Wisconsin Medical Society: WMJ: Falls from tree stands result in high incidence of spinal injuries

Contact: Kendi Parvin
kendi.parvin@wismed.org, 608.442.3748

MADISON – With a nine-day firearm deer hunting season in November, and a five-month bow and arrow season from September into January, there are many Wisconsin hunters using tree stands and risking injury from falls. The authors of a study published in the most recent issue of WMJ reviewed the University of Wisconsin Hospital and Clinics’ trauma database to determine the number and type of tree-stand related injuries from 1999 to 2013.

One hundred seventeen patients were identified as suffering trauma related to falls from a tree stand, 65 of whom (55%) suffered one or more spinal fractures. The patients were predominantly men with an average age of 45. Forty-four had two or more spine fractures, and one patient had as many as nine fractures. A majority of the patients suffered additional injuries, including rib fractures, punctured lungs, pelvic and extremity fractures, and organ and head injuries.

A wide range of factors were found to have contributed to the falls from tree stands, but authors Kimberly Hamilton, MD, Brandon Rocque, MD, MS, and Nathaniel Brooks, MD, also found that their research reflected minimal use of safety harnesses, leading them to conclude that the primary treatment for tree stand fall injuries is prevention.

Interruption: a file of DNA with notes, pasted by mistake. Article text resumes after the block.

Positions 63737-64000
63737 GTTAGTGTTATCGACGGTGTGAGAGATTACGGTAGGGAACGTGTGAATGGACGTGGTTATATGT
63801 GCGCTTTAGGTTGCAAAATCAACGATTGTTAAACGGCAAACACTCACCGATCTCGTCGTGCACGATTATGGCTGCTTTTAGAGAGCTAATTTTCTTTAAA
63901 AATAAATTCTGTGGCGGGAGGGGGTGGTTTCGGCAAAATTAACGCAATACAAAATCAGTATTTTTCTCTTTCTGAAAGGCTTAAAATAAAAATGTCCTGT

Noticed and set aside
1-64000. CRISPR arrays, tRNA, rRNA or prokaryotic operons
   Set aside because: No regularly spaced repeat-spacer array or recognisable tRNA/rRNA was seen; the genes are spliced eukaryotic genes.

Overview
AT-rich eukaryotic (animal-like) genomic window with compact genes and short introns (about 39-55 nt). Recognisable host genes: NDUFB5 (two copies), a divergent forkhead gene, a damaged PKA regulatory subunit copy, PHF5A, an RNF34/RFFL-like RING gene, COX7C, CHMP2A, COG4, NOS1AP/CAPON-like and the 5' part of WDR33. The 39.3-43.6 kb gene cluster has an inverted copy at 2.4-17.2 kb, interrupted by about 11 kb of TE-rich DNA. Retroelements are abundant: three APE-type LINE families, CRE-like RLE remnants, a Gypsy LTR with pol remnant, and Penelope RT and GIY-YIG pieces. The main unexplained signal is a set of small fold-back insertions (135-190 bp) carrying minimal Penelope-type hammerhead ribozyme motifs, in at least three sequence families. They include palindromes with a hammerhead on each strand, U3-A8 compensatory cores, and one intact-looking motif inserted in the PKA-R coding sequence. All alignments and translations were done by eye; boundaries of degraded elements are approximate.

“Educational initiatives published previously demonstrates that increased public awareness of the risks associated with hunting and tree stand use led to fewer tree stand falls associated with spinal cord injury,” wrote the authors. “It is our hope to lower the rate of tree stand falls in Wisconsin through increased patient education and public awareness about the appropriate use of safety harnesses and tree stands, and to see a secondary decrease in the number of traumatic spinal injuries in hunters.”

Published by the Wisconsin Medical Society, WMJ is a peer-reviewed publication devoted to the interests of the medical profession and health care in the Midwest.

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